A medical source said it was possible the 75-year-old “was infected, had a mild disease, recovered, but transmitted the disease to his wife, daughter and son-in-law”.

Chuang said the man and his friends went to Zhangmutou in Guangdong province, mainland China, repeatedly during his incubation period, and that authorities there would be notified. He had eaten at a Chinese restaurant on Sam Shing Estate, Tuen Mun, every morning until his wife had a fall and was hospitalised on February 14, before being diagnosed as infected.

A taxi driver was also confirmed as infected. The 58-year-old had had a fever for two weeks and was sent to North District Hospital after he fainted, Chuang said.

Also on Thursday, the city government extended work-from-home arrangements for civil servants to March 1. In a press statement, it said the extension was to “reduce social contacts and the risk of the spread of the novel coronavirus in the community”.

Emergency and essential public services, as well as basic and limited-scale ones, would continue. Government departments would prepare for the gradual resumption of normal services, and announce separately their latest service details as soon as possible, it said.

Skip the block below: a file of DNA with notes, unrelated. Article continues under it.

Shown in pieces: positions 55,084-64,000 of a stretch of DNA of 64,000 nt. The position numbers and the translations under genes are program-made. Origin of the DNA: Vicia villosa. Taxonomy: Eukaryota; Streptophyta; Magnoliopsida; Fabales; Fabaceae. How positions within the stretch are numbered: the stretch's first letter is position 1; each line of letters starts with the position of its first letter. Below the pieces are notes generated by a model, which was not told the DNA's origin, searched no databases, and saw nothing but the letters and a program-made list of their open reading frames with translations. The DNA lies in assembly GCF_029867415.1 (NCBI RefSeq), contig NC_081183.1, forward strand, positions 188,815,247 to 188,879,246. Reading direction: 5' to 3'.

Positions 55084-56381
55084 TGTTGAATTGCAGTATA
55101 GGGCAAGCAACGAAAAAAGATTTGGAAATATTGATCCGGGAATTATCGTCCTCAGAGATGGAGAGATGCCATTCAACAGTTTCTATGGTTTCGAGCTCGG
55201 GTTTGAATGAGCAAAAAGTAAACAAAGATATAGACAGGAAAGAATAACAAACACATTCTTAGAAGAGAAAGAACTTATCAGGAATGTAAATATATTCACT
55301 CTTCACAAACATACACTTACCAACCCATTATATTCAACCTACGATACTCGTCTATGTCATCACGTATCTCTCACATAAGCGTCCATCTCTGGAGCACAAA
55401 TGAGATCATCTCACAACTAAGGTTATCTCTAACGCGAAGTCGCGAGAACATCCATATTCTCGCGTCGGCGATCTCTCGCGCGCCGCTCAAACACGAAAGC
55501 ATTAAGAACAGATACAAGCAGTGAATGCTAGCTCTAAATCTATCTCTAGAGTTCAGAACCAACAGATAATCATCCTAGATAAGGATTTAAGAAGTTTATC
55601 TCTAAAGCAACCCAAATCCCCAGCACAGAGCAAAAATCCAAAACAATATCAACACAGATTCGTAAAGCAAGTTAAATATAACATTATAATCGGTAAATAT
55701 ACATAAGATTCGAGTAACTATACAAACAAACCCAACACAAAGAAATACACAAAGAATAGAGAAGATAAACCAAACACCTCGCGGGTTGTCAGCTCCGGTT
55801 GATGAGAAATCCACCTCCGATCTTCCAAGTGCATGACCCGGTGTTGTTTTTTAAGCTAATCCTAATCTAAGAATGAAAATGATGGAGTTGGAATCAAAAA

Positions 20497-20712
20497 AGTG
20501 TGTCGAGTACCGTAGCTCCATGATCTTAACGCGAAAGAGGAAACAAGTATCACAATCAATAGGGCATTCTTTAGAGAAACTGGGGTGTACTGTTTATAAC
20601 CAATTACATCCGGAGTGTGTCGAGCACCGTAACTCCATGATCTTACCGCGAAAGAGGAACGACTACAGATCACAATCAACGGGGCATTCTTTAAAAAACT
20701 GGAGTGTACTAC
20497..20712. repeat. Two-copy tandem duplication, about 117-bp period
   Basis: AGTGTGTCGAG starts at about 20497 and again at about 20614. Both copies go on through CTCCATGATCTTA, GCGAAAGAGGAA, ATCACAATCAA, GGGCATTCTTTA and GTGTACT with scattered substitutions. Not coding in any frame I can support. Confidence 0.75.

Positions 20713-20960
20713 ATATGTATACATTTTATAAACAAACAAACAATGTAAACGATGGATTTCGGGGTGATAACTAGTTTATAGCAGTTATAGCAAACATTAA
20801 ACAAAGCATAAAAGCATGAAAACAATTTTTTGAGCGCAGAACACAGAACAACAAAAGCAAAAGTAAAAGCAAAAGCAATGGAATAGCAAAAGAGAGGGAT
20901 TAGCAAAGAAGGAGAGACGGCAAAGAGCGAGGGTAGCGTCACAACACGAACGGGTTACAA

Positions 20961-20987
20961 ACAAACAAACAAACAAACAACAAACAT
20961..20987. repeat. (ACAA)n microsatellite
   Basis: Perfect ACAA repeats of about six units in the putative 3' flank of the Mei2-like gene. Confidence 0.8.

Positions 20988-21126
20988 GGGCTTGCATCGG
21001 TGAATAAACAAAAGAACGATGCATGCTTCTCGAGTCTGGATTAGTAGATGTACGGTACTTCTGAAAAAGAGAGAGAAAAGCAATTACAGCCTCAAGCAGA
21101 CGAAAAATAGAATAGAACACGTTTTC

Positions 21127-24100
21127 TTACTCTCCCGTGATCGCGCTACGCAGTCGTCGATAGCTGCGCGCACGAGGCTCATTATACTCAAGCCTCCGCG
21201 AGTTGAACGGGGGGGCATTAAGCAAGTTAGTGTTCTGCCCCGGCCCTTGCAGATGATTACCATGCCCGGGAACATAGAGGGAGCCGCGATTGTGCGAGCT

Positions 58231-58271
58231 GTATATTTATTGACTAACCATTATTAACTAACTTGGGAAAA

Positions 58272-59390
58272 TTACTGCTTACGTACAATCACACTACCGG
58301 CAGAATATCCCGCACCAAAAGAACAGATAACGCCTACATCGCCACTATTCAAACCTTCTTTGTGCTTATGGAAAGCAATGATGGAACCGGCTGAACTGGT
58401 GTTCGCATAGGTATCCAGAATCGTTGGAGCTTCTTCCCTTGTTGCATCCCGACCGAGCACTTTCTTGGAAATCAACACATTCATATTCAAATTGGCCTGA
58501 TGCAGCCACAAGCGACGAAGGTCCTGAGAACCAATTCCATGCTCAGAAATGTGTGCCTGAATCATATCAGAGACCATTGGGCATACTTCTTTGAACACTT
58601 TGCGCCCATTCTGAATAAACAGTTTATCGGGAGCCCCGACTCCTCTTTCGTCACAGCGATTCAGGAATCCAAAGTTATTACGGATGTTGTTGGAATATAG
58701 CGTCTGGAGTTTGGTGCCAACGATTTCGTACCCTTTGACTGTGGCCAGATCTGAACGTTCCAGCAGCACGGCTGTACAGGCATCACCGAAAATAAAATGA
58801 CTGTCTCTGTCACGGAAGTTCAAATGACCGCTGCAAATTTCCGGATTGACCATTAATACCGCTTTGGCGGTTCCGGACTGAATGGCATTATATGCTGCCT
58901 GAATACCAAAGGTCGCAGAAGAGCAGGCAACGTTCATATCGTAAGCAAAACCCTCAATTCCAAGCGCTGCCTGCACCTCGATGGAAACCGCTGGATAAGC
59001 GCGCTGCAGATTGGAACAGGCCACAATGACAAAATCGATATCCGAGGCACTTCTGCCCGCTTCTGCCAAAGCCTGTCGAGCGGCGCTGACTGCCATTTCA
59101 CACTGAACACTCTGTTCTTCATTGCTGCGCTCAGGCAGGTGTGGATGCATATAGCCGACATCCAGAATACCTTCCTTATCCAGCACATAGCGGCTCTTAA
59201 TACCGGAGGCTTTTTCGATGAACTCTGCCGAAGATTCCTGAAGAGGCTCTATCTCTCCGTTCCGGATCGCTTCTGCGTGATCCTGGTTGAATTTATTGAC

Meanwhile, the management office of the International Finance Centre issued a memo to tenants saying a Longchamp shop in the building would be closed for disinfection.

That came after a sales worker’s parents – patients 64 and 65 – were confirmed to have contracted the virus.

“The staff member is asymptomatic, tested negative for novel coronavirus, and has been arranged for quarantine for 14 days,” the memo read.

Cleaning would also be done in the building’s common areas, it added.

What you need to know and how to protect yourself against Covid-19 disease

A top microbiologist said the city was not yet out of the woods in tackling the deadly outbreak. Dr Ho Pak-leung from the University of Hong Kong said the outbreak of the pathogen, which causes the disease Covid-19, could get out of control.

He told a radio programme that the epidemic would be considered under control only when no new infections emerged for at least two weeks – the length of the virus’s incubation period.

“[The epidemic] is definitely not under control. We even worry it will go out of control in some areas,” he said.

A day earlier, Chief Secretary Matthew Cheung Kin-chung drew fire for his comments during a Legislative Council special meeting that “the situation is under control”.
Dr Ho Pak-leung from the University of Hong Kong says the epidemic will be considered as reined in only when no new infection will emerge for at least two weeks at a stretch. Photo: Nora Tam